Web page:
The saiga antelope is a funny yet endearing looking creature with large dark eyes, a light tan coat and an odd floppy nose. It’s also critically endangered and only lives on the steppes of Central Asia. That makes the sudden deaths of more than half of the world’s population last May a tragic mystery that researchers are scrambling to solve.
Now they have pointed the finger toward the agents responsible for the die off, reports Carl Zimmer for The New York Times.
Work in the weeks immediately following the deaths and over the summer led scientists to believe that the saiga succumbed to a bacterial infection of the blood. Some kind of pathogen multiplied so rapidly in their bodies that toxins overwhelmed them. Testing continued through the early fall and now researchers have announced that the infectious agents are two bacteria, Pasteurella multocida and Clostridium perfringens.
Experts also updated the count of saiga killed from initial estimates of 120,000 to 211,000. That’s 88 percent of the saiga that visit Betpak-dala in Kazakhstan every spring, the calving grounds for the species’ largest population.
“I’ve worked in wildlife disease all my life, and I thought I’d seen some pretty grim things,” Richard A. Kock, of the Royal Veterinary College in London, tells The New York Times. “But this takes the biscuit.”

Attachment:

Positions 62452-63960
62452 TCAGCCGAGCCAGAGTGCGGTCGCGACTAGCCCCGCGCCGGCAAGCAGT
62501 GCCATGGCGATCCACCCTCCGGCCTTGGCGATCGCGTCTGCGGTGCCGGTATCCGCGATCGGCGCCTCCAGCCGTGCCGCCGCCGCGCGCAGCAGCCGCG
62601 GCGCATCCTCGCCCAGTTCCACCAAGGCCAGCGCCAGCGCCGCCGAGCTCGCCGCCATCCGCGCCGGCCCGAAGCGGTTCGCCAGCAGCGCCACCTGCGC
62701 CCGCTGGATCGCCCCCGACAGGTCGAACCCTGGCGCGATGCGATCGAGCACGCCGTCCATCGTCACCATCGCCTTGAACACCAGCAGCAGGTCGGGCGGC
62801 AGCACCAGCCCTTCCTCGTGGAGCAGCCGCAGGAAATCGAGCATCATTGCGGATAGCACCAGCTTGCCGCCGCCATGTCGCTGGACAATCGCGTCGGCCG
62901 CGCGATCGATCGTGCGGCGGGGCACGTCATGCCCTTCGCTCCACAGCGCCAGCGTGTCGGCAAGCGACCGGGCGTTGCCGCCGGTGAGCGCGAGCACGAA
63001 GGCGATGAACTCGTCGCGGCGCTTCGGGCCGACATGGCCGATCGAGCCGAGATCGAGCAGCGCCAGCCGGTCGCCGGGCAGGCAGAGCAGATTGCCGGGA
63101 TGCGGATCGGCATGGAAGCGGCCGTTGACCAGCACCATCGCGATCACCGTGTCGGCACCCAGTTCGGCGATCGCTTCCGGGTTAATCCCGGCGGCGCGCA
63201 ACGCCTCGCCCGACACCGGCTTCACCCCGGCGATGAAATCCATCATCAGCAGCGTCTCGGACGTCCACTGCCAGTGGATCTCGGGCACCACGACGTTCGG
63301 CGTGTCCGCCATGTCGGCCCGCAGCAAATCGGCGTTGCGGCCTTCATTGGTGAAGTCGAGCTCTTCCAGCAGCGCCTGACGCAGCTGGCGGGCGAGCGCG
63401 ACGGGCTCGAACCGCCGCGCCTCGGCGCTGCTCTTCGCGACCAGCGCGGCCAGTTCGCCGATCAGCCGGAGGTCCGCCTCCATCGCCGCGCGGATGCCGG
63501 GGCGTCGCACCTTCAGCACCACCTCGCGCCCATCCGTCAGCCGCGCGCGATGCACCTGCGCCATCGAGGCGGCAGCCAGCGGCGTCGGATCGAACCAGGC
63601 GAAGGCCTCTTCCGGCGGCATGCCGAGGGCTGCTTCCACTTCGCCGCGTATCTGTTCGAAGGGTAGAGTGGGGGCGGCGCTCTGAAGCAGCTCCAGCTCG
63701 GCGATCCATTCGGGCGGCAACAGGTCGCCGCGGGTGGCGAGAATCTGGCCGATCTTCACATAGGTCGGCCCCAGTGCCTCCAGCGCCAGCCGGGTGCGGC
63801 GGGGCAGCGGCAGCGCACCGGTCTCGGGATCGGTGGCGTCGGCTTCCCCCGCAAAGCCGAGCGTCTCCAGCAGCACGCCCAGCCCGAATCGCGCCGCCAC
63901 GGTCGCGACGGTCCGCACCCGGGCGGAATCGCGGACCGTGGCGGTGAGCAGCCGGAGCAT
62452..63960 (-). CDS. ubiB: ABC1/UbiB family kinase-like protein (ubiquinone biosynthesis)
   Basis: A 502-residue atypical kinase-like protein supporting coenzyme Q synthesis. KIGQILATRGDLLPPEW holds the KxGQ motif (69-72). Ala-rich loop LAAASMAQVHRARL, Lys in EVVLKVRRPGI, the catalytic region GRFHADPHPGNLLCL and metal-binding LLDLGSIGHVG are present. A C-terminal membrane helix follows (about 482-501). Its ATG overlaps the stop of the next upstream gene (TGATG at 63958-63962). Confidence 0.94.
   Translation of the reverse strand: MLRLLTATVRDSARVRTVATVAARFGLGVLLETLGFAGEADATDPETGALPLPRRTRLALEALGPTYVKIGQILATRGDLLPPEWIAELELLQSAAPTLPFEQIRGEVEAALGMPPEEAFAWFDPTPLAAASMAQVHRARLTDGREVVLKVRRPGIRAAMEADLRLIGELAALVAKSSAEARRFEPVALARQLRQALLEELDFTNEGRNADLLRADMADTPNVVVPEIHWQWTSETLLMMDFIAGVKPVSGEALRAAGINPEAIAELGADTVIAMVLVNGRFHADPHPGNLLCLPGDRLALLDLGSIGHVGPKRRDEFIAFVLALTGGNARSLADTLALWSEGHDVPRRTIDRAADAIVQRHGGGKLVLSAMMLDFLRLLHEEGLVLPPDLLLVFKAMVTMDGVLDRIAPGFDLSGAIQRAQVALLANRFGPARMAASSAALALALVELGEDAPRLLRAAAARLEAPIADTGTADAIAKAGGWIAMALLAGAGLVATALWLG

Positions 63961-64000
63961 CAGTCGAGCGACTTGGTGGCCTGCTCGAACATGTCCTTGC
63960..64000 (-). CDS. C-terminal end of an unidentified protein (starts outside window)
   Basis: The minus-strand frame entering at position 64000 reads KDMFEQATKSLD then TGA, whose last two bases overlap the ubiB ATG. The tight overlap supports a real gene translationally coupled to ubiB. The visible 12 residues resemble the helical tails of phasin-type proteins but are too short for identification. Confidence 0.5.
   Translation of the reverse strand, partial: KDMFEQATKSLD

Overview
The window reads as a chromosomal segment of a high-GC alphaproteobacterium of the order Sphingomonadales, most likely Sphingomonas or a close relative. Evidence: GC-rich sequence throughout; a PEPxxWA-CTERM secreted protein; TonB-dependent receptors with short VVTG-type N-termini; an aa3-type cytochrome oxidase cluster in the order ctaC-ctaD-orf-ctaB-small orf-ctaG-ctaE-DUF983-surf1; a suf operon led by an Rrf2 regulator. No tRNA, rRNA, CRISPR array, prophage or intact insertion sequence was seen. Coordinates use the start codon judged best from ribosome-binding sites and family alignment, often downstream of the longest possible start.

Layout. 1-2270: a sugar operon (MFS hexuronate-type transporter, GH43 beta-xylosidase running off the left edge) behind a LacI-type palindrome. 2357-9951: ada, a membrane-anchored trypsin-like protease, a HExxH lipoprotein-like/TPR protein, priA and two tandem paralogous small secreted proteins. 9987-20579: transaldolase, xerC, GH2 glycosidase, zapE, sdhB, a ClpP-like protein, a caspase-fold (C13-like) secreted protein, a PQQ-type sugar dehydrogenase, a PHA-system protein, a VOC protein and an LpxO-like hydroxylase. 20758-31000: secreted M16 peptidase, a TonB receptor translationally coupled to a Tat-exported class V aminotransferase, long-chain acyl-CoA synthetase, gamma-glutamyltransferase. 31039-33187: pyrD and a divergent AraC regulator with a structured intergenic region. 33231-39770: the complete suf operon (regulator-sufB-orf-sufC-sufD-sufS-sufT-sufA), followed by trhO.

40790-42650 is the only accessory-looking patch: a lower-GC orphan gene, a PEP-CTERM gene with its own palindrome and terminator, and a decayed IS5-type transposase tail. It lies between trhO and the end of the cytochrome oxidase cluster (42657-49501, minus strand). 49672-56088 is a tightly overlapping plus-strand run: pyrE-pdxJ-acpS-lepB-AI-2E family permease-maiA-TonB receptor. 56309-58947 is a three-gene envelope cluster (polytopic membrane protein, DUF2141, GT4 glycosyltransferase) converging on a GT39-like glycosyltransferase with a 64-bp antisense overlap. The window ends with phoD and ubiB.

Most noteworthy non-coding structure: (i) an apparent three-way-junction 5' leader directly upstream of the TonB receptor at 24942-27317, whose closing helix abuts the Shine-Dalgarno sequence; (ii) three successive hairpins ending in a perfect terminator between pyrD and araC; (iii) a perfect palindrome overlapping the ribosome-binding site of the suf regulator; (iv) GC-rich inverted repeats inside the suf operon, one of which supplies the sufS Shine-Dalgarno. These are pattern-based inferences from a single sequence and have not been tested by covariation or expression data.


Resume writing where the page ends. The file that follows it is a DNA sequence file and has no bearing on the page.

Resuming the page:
However, the case isn’t closed quite yet. The two pathogens named are normally harmless microbes that live in the respiratory systems and intestinal systems of many animals. For reasons the scientists don’t fully understand, they can occasionally turn deadly. But for the microbes to kill, the saiga must have had weakened immune systems.
A windy, cold spring could have done it, Zimmer reports, and this past year’s was unusually harsh. Climate change is a potential culprit on many experts minds.
The timing of the spring’s rough weather meant that the antelope were shedding their winter coats and also giving birth or nursing. All the factors stacked together could have been enough to cause the catastrophic number of deaths in a species already prone to such die offs.
The only thing humans can do is bolster the numbers of saiga still living to protect against future dangers. Representatives from Kazakhstan, Mongolia, Russia,Turkmenistan and Uzbekistan agreed in a meeting last week to improve captive breeding programs and look for ways to open and keep migration routes for the saiga. Otherwise, another mass die off could leave the saiga facing extinction.